(WTHIWWDT?!? part 1)
In the beginning, we all knew he was crazy, including his own people. His people – the Trumpets – find him an entertaining champion, don’t they? It’s as if they revel in his bonkersness, isn’t it?
The difficult thing for most people to understand is Trumpets don’t support Donald Trump in spite of his being crazy, they support him precisely because he is crazy.
Crazy as bat guano, ninjas on the roof, poo-flinging monkeys, Captain Insano crazy.
Yes, we’ve all known it all along. Yes, the Republican party owns his insanity. Don’t let them tell you otherwise. They’ve known too, and they still do, though most pretend not to. The previous article is from the Wall St Journal. This one is from the Weekly Standard. These are conservative writers in conservative publications.
“This isn’t the behavior of a rational, stable individual. It should embarrass those who have endorsed him and disgrace those who have attempted to normalize him.
The degree of this normalization is stunning. The Republican nominee for president made comments Friday one might expect from a patient in a mental institution, the kind of stuff you might read on blog with really small print and pictures of UFOs.
And yet his remarks barely register as news. There are no condemnations from fellow Republicans. His supporters shrug them off as Trump being Trump.
This is about something simple and important: Donald Trump is not of sound mind.”
Trump being Trump: the All-American sequel to The Emperor’s New Clothes.
The diagnoses going around for Trump are legion: narcissism, megalomania, sociopath, anti-social, dyslexia, dementia, ADD, and so on…
Yet from the beginning, I’ve had this nagging feeling Trump is somehow different than the explanatory power any one of these diagnoses alone can offer us.
In a nutshell, we’ve all known for at least the last two years he’s a nutter. However, it wasn’t until about a year ago I figured out the answer to the riddle.
“What’s he got? What makes Trump being Trump?” asked the Sphinx.
Oedipus replied: “He’s got solipsism.”
Folks seem to either not have heard of or understand solipsism. It isn’t a mental illness diagnosis from the DSM. Well, “asshole” isn’t a diagnosis in the DSM either, but Trump has that, now doesn’t he? Prior to now, everyone I read or spoke with on the subject of his crazy already has their mind made up it’s narcissism. Psychiatrists typically use the diagnosis malignant narcissism.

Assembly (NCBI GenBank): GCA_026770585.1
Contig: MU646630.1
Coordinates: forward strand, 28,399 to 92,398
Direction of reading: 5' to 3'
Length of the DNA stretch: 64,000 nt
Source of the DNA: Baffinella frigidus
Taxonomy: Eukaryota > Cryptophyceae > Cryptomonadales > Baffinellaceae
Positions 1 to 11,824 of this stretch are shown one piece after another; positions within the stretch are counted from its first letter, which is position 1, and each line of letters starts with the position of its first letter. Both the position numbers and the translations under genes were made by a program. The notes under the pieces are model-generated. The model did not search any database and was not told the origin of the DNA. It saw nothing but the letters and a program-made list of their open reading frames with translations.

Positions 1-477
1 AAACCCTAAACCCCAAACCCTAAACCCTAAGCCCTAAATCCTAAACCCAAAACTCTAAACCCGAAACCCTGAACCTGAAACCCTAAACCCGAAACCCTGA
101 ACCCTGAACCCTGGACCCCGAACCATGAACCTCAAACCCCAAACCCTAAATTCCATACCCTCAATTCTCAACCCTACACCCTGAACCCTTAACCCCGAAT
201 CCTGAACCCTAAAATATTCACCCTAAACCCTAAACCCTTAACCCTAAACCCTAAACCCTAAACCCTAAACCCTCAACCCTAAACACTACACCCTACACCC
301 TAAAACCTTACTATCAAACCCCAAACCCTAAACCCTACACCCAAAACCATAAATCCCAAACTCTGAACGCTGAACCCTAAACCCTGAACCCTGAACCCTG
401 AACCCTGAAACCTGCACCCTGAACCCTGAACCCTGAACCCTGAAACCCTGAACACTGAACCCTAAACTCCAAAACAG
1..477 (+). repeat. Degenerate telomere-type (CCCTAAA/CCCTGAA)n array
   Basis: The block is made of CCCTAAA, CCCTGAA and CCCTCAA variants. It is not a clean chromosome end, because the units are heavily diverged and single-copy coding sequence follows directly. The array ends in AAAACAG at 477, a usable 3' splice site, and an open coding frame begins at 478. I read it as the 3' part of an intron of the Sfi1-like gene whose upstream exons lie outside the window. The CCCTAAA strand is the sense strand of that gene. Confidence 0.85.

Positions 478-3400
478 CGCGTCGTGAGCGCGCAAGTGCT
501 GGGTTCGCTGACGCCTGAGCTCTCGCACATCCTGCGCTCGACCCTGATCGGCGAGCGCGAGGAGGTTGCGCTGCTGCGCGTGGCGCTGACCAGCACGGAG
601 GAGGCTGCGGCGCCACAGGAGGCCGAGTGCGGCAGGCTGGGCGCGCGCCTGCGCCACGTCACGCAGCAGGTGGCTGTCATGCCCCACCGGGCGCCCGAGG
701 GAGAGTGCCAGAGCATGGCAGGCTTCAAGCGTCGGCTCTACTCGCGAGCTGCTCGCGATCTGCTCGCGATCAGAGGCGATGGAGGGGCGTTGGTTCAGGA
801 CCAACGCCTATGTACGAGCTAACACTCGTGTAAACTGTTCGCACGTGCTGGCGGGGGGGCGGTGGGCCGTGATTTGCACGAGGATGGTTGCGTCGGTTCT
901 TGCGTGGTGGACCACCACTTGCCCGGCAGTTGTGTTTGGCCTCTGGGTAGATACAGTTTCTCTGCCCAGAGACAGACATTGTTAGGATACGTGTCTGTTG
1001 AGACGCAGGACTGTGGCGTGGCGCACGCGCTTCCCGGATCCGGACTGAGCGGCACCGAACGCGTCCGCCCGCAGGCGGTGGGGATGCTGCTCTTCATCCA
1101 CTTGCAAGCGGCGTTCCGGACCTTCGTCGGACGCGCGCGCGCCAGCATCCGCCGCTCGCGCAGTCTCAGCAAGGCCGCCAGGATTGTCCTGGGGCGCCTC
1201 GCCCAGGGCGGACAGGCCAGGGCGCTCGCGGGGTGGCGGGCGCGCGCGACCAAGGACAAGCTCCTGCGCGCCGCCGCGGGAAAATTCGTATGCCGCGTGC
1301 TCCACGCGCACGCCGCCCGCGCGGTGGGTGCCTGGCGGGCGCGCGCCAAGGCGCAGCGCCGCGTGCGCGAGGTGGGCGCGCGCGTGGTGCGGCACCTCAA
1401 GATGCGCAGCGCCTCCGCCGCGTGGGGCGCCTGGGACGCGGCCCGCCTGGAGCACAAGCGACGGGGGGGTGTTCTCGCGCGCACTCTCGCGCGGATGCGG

This essay is not an argument that Trump is not narcissistic. He certainly is a raging narcissist. Again, the case being made here is solipsism has more explanatory power for Trump’s behavior than what narcissism alone accounts for.
In other words, Trump’s narcissism is a symptom. It’s his solipsism which causes it.
So what is solipsism?
Solipsism is a state of mind and a philosophic world view. No, of course Trump wouldn’t know the difference between philosophy and the ingredients listed on the label of his Diet Coke. He doesn’t need to understand it to have it.
Here is a description from the Internet Encyclopedia of Philosophy
Solipsism is sometimes expressed as the view “I am the only mind which exists,” or “My mental states are the only mental states.” Solipsism is therefore more properly regarded as the doctrine, in principle, “existence” means for me my existence and that of my mental states.
Existence is everything I experience — physical objects, other people, events and processes — anything that would commonly be regarded as a constituent of the space and time in which I coexist with others, and is necessarily construed by me as part of the content of my consciousness.
For the solipsist, it is not merely the case he believes his thoughts, experiences, and emotions are, as a matter of contingent fact, the only thoughts, experiences, and emotions. Rather, the solipsist can attach no meaning to the supposition that there could be thoughts, experiences, and emotions other than his own.
In short, the true solipsist understands the word “pain,” for example, to mean “my pain.” He cannot accordingly conceive how this word is to be applied in any sense other than this exclusively egocentric one.
This description sure as Hades sounds like Donald Trump, doesn’t it?
Here’s a cartoon diagram to illustrate:
What is relevant (to me, and I hope to you) is two things from the Duke University Philosophy Dept.
First of all, when somebody starts the Solipsism Game with you (where they assert that they are all that exists and dare you to disprove them), whack them upside the head – not too hard now – and cry out “Bullshit!”
Second of all, disprovable or not, Solipsism is an ugly philosophy. We find people who live as if they were the center of all being ethically repugnant. We consider them to be narcissists, sociopaths, characterological people who want to be the center of all being and hence, are incapable of love. We feel sorry for them, when we aren’t being terribly angry at their immaturity (all children are born solipsists, and departing from the philosophy is one of the main signs of the advent of real human maturity).
Oh yeah! That’s what the fuck he’s got. It’s clear as an unmuddied lake now, isn’t it?